I know its only been a day...but I´m heading off to the Amazon jungle tomorrow for four days so I need to take this opportunity to journal my time since I arrived in Cusco last Friday. Because a LOT happened to me. Some tragic, but all funny when told in hindsight.
Mirjam and I spent the first two days in Cusco acclimatizing, and trying not to do too much. The first morning, after recovering from the Death by Pan Flute Express, we went out for brunch at a restaurant called Jack´s that was recommended to me by the people I met in Huacachina. It did not disappoint. I had the best breakfast with fresh baked bread, eggs, tomato, potatoes, avocado, fresh orange juice and a piping hot latte. I needed a little bit of home.
We then headed up the hill to check out the beautiful little neighborhood of San Blas which was just charming with lots of very steep narrow streets that twisted and turned endlessly. Continuing up we decided to visit the original Incan fortress of Saskaywaman...which tourists affectionately refer to as "Sexywoman". From there we could admire the incredible stone work of the incas...some of the rocks used to construct the fortification weighed up to 3 tonnes, and yet were carved and put together to stand for over 600 years without the use of mortar or clay. And none of the stones were rectangular, they were all polygon shapes fitted together like a giant jigsaw. From the top of the hill we could appreciate a bird´s eye view of the entire city of Cusco, the oldest inhabited city in South America. It was much larger than I had expected and surrounded with beautifully lush green hills and valley as far as the eye could see...with just a few snow capped peaks visible in the very distance.
Coming back to the city ...I hopped in a cab to have a chiropractic appointment and sort out my bus ravaged body. Getting back I attended the first orientation for my five day trek..and it was a complete waste of time. The agency couldn´t answer my questions, I was the only one from my group in attendance...oh well! This is the Peruvian way, I´m beginning to appreciate.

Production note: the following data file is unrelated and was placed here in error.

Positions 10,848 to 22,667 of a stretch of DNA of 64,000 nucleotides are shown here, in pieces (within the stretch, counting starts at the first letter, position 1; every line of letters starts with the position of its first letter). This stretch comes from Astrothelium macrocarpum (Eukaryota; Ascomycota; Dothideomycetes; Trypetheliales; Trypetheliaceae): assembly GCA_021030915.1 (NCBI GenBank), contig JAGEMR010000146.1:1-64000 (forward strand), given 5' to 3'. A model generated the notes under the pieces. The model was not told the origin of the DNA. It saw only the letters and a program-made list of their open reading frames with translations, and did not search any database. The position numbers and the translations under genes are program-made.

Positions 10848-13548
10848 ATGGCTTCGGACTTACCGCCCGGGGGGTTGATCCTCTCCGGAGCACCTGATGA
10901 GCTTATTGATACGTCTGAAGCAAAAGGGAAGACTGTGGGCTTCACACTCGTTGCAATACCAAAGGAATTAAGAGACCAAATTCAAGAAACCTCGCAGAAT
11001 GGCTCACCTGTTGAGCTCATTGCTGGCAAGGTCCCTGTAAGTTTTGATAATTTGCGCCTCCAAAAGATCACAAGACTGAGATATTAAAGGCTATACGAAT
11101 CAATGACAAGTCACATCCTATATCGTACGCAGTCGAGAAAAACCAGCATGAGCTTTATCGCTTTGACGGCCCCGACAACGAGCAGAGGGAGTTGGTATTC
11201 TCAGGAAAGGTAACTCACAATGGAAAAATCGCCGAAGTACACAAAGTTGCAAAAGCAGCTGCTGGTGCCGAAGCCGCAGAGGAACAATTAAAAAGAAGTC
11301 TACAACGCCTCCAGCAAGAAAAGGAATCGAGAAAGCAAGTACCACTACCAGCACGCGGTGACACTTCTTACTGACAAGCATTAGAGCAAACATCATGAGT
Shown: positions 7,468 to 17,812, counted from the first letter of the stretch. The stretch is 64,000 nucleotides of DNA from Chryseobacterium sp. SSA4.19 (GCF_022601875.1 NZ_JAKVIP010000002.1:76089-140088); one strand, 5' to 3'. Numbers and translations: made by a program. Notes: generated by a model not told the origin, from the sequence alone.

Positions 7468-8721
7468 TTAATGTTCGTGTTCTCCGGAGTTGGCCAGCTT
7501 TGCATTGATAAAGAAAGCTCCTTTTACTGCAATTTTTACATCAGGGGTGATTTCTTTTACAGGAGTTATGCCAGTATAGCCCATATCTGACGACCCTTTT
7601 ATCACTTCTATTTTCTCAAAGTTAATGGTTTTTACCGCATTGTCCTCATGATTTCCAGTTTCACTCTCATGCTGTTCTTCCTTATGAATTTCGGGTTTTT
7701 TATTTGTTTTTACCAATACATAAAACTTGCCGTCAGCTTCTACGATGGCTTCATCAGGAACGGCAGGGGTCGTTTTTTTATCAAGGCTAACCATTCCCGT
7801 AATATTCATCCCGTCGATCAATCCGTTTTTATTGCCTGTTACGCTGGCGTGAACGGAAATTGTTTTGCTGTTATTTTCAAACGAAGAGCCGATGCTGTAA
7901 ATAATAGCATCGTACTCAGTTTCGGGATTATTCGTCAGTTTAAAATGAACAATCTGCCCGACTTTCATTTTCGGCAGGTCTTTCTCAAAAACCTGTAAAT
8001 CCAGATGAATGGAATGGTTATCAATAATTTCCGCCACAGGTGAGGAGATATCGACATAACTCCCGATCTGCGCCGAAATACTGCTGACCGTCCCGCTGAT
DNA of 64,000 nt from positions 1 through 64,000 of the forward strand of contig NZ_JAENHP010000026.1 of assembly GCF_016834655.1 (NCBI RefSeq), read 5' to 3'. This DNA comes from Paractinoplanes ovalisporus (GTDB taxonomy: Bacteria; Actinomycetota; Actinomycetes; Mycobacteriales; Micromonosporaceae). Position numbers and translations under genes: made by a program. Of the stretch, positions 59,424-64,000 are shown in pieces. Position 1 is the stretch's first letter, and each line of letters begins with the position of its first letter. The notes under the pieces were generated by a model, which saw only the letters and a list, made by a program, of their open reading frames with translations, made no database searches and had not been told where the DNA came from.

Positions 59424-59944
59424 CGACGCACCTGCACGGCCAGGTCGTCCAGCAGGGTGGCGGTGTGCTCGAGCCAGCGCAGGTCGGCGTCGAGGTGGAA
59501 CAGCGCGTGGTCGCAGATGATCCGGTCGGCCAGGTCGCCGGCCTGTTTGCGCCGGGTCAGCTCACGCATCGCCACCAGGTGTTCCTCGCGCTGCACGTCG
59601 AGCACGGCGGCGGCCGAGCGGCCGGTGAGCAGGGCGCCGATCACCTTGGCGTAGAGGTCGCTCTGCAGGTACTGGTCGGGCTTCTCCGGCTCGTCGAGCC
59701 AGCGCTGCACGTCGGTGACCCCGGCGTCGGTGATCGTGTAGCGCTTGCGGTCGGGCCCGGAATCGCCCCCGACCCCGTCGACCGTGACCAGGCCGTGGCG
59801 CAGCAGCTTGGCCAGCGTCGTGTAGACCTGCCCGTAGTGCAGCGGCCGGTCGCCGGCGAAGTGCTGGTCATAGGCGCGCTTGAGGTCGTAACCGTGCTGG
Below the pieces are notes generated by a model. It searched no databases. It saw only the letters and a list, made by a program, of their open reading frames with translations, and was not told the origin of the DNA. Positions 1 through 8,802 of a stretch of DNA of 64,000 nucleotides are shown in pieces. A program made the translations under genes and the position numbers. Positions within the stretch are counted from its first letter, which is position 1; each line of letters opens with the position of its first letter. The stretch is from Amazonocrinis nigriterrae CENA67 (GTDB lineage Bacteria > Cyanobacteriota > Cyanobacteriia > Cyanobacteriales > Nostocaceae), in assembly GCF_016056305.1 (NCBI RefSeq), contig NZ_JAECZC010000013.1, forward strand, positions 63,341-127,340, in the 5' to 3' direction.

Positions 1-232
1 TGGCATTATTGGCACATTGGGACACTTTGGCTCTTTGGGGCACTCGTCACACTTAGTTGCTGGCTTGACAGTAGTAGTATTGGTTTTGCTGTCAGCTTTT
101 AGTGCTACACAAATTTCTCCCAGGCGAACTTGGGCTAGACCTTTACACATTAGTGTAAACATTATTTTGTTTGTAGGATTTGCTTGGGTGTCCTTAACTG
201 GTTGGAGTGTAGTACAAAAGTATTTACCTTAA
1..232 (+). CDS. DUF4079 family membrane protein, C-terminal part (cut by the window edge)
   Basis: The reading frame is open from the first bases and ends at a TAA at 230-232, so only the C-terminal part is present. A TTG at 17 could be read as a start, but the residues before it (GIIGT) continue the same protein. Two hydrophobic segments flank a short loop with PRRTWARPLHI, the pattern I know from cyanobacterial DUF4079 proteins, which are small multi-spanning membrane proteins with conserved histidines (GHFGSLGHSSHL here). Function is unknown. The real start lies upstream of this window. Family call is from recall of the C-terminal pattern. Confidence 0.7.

However, it was my birthday and Mirjam and I had invited a bunch of travellers to come out and celebrate with me. In all, 11 people showed up and the drinks started to flow. We were even joined by a guy from Miami, originally from Israel, who´s birthday it was too! It was a great night out which ended in a karaoke bar (of course!!) with lots of singing and dancing... I even managed to get a very nice good night kiss from my fellow birthday boy (unfortunately he was flying home the next day).
The next day, Mirjam and I awoke with a serious hangover. I stayed in bed most of the day and only ventured out to buy some last minute needed items of gear for my trek like rain pants, and a poncho. Then we went out for a lovely meal and I tried to get to bed at a reasonable hour because I was being picked up at 4:15am the next day!
Of course, I hardly slept. And the pickup was an HOUR late. Which pissed me off. However, I got in the van and tried to sleep, to no avail, all the way the trail head at Mollepata. Beginning to converse with my fellow hikers, I was shocked to discover that I had paid FOUR TIMES what each of the other 11 trekkers had for this trip. This put me in a horrendously bad mood as I felt completely cheated, robbed and lied to. It wasn´t so much the money...but that I had been told that the 19 April was SOLD OUT and that the company was making an exception adding me at the last minute. Well, everyone had booked the trip in the last three days. My poor impression of tourism operators in this country continues to be formed.